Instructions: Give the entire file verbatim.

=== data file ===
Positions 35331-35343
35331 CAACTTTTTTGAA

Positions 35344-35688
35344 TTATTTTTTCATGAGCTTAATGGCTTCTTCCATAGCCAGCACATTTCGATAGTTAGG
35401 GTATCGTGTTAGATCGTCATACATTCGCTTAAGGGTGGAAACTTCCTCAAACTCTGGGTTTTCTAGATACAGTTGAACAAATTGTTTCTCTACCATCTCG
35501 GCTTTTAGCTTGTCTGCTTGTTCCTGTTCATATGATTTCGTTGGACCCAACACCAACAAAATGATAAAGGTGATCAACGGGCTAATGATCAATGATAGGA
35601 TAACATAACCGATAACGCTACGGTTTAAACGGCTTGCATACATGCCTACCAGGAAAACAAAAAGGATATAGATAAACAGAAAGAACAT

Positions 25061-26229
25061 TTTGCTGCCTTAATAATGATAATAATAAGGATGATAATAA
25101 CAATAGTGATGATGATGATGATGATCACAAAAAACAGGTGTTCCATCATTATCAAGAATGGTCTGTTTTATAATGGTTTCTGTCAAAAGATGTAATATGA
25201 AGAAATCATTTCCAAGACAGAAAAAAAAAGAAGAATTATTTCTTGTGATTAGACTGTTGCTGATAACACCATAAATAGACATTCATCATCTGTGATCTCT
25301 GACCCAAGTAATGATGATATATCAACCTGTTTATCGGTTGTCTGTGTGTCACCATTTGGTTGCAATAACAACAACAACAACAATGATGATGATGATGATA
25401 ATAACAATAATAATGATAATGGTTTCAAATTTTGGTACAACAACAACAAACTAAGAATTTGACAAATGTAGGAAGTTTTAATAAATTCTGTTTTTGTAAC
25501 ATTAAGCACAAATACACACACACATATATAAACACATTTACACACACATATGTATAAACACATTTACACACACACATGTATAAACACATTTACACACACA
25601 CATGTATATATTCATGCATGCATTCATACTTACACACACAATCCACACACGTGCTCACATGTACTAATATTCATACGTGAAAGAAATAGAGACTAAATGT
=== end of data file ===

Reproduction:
Positions 35331-35343
35331 CAACTTTTTTGAA

Positions 35344-35688
35344 TTATTTTTTCATGAGCTTAATGGCTTCTTCCATAGCCAGCACATTTCGATAGTTAGG
35401 GTATCGTGTTAGATCGTCATACATTCGCTTAAGGGTGGAAACTTCCTCAAACTCTGGGTTTTCTAGATACAGTTGAACAAATTGTTTCTCTACCATCTCG
35501 GCTTTTAGCTTGTCTGCTTGTTCCTGTTCATATGATTTCGTTGGACCCAACACCAACAAAATGATAAAGGTGATCAACGGGCTAATGATCAATGATAGGA
35601 TAACATAACCGATAACGCTACGGTTTAAACGGCTTGCATACATGCCTACCAGGAAAACAAAAAGGATATAGATAAACAGAAAGAACAT

Positions 25061-26229
25061 TTTGCTGCCTTAATAATGATAATAATAAGGATGATAATAA
25101 CAATAGTGATGATGATGATGATGATCACAAAAAACAGGTGTTCCATCATTATCAAGAATGGTCTGTTTTATAATGGTTTCTGTCAAAAGATGTAATATGA
25201 AGAAATCATTTCCAAGACAGAAAAAAAAAGAAGAATTATTTCTTGTGATTAGACTGTTGCTGATAACACCATAAATAGACATTCATCATCTGTGATCTCT
25301 GACCCAAGTAATGATGATATATCAACCTGTTTATCGGTTGTCTGTGTGTCACCATTTGGTTGCAATAACAACAACAACAACAATGATGATGATGATGATA
25401 ATAACAATAATAATGATAATGGTTTCAAATTTTGGTACAACAACAACAAACTAAGAATTTGACAAATGTAGGAAGTTTTAATAAATTCTGTTTTTGTAAC
25501 ATTAAGCACAAATACACACACACATATATAAACACATTTACACACACATATGTATAAACACATTTACACACACACATGTATAAACACATTTACACACACA
25601 CATGTATATATTCATGCATGCATTCATACTTACACACACAATCCACACACGTGCTCACATGTACTAATATTCATACGTGAAAGAAATAGAGACTAAATGT